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ASP.NET Core MVC tutorial

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In this video we will discuss 
  • What is MVC
  • How MVC works

What is MVC 

what is mvc

MVC consists of three fundamental parts - Model, View and Controller. It's an architectural design pattern for implementing User Interface Layer of an application. A typical real world application usually has the following layers.
  • User Interface Layer
  • Business Logic Layer or Domain Layer
  • Data Access layer
MVC design pattern is usually used for implementing the User Interface Layer of the application.

How MVC Works

Let us understand how the MVC design pattern works with an example. Let's say we want to retrieve a specific employee details (i.e an employee whose ID is 1) and display those details on a web page in an HTML table as shown below.

how mvc works in c#

So from the web browser we issue a request and the URL may look something like the following
http://pragimtech.com/employee/details/1

how mvc works
  1. When this request arrives at our server, it is the Controller in the MVC design pattern that receives the request and handles it. 
  2. The controller creates the model. The model has the classes that describe the data. 
  3. In addition to the data itself, Model also contains the logic to retrieve data from the underlying data source such as a database. 
  4. In addition to creating the Model, the controller also selects a View and passes the Model object to that View.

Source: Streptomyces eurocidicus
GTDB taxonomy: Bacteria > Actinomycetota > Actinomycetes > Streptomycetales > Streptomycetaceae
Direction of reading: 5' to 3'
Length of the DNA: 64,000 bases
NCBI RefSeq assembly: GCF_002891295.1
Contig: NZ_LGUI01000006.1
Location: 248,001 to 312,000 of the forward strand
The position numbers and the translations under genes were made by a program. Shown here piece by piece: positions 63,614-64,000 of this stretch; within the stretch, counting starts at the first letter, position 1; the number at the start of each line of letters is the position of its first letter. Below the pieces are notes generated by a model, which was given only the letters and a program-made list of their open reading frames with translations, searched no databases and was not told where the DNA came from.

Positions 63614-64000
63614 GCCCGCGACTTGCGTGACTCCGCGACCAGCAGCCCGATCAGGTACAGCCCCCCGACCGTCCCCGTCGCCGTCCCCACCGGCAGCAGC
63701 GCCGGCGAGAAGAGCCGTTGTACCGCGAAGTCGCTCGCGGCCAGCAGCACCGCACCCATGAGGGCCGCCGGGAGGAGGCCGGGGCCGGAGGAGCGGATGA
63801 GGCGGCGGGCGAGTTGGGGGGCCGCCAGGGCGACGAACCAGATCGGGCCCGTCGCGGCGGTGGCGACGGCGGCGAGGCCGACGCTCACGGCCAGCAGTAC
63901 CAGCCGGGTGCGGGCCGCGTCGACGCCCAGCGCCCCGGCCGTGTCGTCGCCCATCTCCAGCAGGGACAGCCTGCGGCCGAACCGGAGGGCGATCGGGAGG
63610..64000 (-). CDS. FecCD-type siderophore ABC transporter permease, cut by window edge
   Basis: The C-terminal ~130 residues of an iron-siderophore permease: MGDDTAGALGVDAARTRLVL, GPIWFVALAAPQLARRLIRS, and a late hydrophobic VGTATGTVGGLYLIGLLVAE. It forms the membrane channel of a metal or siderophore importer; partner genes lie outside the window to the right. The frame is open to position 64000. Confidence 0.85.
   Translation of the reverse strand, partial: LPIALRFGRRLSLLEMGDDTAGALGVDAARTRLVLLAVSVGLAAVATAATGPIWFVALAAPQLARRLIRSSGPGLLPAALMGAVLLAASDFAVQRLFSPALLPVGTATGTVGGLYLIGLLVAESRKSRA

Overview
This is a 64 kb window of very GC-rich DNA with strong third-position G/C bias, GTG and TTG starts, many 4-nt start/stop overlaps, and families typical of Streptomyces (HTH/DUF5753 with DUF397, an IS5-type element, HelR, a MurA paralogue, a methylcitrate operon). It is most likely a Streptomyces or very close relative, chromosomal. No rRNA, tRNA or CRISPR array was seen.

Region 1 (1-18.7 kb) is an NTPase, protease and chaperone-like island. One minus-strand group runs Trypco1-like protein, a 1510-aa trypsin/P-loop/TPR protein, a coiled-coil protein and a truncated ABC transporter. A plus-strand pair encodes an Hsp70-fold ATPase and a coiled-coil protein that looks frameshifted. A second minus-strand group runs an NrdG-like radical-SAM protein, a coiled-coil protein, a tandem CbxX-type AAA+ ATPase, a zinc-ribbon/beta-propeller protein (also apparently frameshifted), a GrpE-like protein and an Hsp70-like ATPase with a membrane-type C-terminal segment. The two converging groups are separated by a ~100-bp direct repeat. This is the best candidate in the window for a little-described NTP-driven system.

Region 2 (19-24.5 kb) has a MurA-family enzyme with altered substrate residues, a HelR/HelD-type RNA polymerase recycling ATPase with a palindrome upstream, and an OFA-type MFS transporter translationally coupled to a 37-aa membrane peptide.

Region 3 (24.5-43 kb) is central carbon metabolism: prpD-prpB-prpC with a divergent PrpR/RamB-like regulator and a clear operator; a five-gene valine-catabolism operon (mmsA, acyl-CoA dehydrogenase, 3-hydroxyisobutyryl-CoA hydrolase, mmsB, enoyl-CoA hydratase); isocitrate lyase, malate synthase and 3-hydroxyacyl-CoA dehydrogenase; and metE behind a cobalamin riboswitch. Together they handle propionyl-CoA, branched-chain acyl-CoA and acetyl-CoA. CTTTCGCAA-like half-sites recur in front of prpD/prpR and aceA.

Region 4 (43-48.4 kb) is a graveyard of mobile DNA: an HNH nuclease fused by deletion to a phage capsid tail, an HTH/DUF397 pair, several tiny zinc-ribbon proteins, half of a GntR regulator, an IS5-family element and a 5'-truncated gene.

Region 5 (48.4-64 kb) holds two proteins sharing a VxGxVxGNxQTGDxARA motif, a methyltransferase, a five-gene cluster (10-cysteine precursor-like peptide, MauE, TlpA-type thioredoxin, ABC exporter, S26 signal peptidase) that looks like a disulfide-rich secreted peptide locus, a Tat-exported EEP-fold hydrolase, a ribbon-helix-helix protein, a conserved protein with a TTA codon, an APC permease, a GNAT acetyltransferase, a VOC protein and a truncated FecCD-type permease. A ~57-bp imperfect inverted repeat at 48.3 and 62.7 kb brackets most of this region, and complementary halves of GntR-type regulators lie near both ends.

5. The view is only responsible for presenting the model data. 
  6. It is the view, that generates the required HTML to present the model data i.e the employee data provided to it by the Controller. 
  7. This HTML is then sent over the network to the user who made the request.
Model

So model in this case consists of the Employee class + the EmployeeRepository class that manages the employee data as shown below.


public class Employee
{
    public int Id { get; set; }
    public string Name { get; set; }
    public string Department { get; set; }
}

public interface IEmployeeRepository
{
    Employee GetEmployee(int id);
    void Save(Employee employee);
}

public class EmployeeRepository : IEmployeeRepository
{
    public Employee GetEmployee(int id)
    {
        // Logic to retrieve employee details
    }

    public void Save(Employee employee)
    {
        // Logic to save employee details
    }
}

We use the Employee class to hold the employee data and It is the EmployeeRepository class that retrieves and saves data in the underlying data source. 

So to generalise this, a Model in MVC contains a set of classes that represent data and the logic to manage that data. The class that represent the data is the Employee class and the class that manages the data is the EmployeeRepository class.

If you are wondering why are we using the interface IEmployeeRepository. Can't we use just the EmployeeRepository class without the interface.

Well, we can, but using the interface abstraction allows us to use dependency injection which in turn allows us to create systems that are loosely coupled  and easily testable. We will discuss dependency injection in detail in our upcoming videos.

View 

A View in MVC should only contain the logic to display the Model data provided to it by the Controller. You can think of a view as an HTML Template. Let's say in our example, we want to display Employee data in an HTML table.


The view in this case will be provided with the Employee object. The Employee object is the model that carries the employee data to the view. The only responsibility of the view is to present the employee data in an HTML table. Here is the code in the view.